If you are watching the first day's first show of Kalyan Ram's latest, you are lucky. There is more entertainment happening off-screen than there is on. When your mind reaches a state of buzzing anaesthesia after 20 minutes of flashes of computer-aided violence, you begin to notice how the whole of last month's newspapers are floating in the air in ticket-sized shreds, thrown up by roisterous fans.
Only, that's about it. If we took the cudgel and walloped the metaphorical bush right in the middle, we would have to say that Asaadhyudu is a big bunch of tripe. That the one star in the rating is sheerly for the laudable act of the movie having ended sometime.
Like a Kathakali performance, Asaadhyudu is packed with exaggerated displays of emotions. And between those masks of theatrically curved eyebrows, booming voices and snarling lips, there are a few copious litres of sheer applesauce. Hogwash. Crap. But that is if we DIDN'T beat around the bush.
If we did, we would sincerely attempt to tell you the story. Parthu (Kalyan Ram) is a Vizag lad who oscillates between vacations at Hyderabad and ill-fated stints at every one of the colleges in his hometown. While not being the brightest crayon in the box when it comes to studies, he is a state boxing champion who enjoys giving a solid pasting to all law-breakers who cross his path.
Prakash (Ravi Kaale) and his younger brother Thambu are reigning villians in the city of Hyderabad. They shoot, hack, chop, stab, slice and whack with iron rods, every little innocent thing that moves around the accursed town. Girls walking down the road are chased down and raped, men walking by are pushed over and belabored, entire communities of people are bullied with tiffin-box sized bombs.
And so, all is jolly and peaceful until Parthu runs into Thambu's group one fine day and thulps him to death.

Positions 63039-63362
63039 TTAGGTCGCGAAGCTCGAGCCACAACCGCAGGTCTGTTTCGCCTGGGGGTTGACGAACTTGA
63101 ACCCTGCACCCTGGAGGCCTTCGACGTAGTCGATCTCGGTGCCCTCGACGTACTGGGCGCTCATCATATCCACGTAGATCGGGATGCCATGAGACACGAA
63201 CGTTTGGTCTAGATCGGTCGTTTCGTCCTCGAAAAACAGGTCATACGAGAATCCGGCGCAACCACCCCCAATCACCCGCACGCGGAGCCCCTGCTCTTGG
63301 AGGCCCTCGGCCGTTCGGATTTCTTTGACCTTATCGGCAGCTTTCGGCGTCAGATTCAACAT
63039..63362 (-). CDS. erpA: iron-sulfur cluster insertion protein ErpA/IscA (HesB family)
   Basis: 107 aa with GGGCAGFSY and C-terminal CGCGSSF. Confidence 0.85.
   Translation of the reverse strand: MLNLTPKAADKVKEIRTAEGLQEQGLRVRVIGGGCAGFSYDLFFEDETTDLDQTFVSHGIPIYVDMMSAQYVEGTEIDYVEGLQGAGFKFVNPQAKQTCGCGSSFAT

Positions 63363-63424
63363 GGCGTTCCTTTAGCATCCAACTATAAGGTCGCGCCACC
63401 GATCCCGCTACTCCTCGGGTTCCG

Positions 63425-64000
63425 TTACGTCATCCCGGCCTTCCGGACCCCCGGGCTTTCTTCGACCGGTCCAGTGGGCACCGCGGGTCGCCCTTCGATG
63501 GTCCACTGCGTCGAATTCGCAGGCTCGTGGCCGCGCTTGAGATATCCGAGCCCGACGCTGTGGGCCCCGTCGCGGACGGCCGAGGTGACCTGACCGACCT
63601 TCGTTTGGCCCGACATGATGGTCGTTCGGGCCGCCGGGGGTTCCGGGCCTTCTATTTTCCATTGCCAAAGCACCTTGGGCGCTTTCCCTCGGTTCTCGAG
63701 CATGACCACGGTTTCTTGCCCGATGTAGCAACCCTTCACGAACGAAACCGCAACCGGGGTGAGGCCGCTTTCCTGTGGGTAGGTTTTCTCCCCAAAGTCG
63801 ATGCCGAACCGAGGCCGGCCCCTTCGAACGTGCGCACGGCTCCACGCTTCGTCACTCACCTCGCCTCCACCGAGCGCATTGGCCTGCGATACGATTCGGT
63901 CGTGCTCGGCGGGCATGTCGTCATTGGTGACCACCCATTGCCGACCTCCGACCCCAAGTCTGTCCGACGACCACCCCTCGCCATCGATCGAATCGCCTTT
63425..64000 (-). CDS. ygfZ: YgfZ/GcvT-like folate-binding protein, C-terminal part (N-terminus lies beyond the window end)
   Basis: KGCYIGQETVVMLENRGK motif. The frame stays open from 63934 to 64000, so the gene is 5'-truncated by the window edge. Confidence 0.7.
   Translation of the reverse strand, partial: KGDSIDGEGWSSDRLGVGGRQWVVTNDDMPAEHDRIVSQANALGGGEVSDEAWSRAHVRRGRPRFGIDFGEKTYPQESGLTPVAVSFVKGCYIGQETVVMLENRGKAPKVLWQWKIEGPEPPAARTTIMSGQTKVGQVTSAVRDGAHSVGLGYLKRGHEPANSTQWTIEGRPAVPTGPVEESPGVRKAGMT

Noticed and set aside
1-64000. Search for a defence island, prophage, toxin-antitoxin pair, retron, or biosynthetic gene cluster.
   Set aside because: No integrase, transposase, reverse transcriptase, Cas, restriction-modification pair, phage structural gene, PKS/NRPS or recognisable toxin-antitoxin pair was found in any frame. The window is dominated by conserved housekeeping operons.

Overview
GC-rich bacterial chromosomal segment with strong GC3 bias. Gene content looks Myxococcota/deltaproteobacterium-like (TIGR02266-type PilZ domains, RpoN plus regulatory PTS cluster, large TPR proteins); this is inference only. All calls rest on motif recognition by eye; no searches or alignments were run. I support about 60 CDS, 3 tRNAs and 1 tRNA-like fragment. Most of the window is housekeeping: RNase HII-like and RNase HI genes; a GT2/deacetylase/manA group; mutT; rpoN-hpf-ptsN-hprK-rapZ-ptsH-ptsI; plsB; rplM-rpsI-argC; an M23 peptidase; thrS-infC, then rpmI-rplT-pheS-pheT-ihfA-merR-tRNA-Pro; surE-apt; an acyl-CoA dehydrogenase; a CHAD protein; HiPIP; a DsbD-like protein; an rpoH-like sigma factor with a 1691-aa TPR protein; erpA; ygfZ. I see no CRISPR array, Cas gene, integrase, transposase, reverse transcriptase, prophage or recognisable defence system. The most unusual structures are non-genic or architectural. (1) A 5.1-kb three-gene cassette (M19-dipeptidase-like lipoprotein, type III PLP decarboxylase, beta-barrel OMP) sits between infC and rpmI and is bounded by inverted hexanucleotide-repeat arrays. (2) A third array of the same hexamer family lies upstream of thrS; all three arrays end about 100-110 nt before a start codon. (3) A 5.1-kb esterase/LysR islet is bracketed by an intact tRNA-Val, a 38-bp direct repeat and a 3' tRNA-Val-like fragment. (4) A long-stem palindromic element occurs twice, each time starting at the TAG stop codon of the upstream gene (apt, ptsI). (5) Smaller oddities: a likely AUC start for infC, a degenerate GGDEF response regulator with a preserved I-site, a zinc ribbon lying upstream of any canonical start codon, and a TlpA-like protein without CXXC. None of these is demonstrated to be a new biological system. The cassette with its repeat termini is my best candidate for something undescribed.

Now there are a whole bunch of dudes in the middle - one Varadaraju Reddy (Jeeva), Madhuri (Diya), Raghunath (Ahuti Prasad) and Parthu's dad (Chalapathi Rao) - but all of them don't really matter. Madhuri plays Parthu's love interest, working hard on winning his affection by wearing the tiniest, tackiest clothes and breaking into a slithering jig everytime he affirms his love.
There is an ACP who, like Romeo claiming his love to Juliet, keeps pledging his support to Parthu and doing precious little about it. There is Madhuri's almost incestuously doting dad, who plays the impotent mafia don who has found new life through his son-in-law.
Kalyan Ram, while looking good enough to ignite fan-passions, lisps his way through his dialogues like a school-kid trying to play a supersize role. He shouts out threats in such constant succession, your throat is hoarse just hearing him. Not to mention his enemies who threaten him back. There are so many chopped limbs and punctured body parts, this movie could belong to a special new genre called 'trauma'.
The worst of it all is the ploy the director uses to increase the running time. Songs. Songs stuffed with quivering flesh, quaking hips and chintzy clothes. Diya, with her elf-like features and body, looks and acts more like an extra. Her part is like that of a fur-stole on Kalyan Ram. A priestess of the temple of Parthu, a lifeless decoration.
Songs have the Amalapuram beat - lots of drums, the kind you hear at festival processions. Most of the rest of the cast is mediocre and nudges the movie inch by painful inch to its climax. Which has a brilliantly outraged Parthu massacring the villian in an utterly gory finale.
It is hard to figure out what need or instinct Asaadhyudu tries to tap in the viewer. Fear of some anonymous gargoyle that lurks behind every street corner of Hyderabad, waiting to pounce on you and rip you apart? Admiration of a superman who avenges all one's slights and insults? Lust for a shimmering and swaying belly button? Bah! We give up! The movie quite simply s***s big-time. Avoid it like the plague.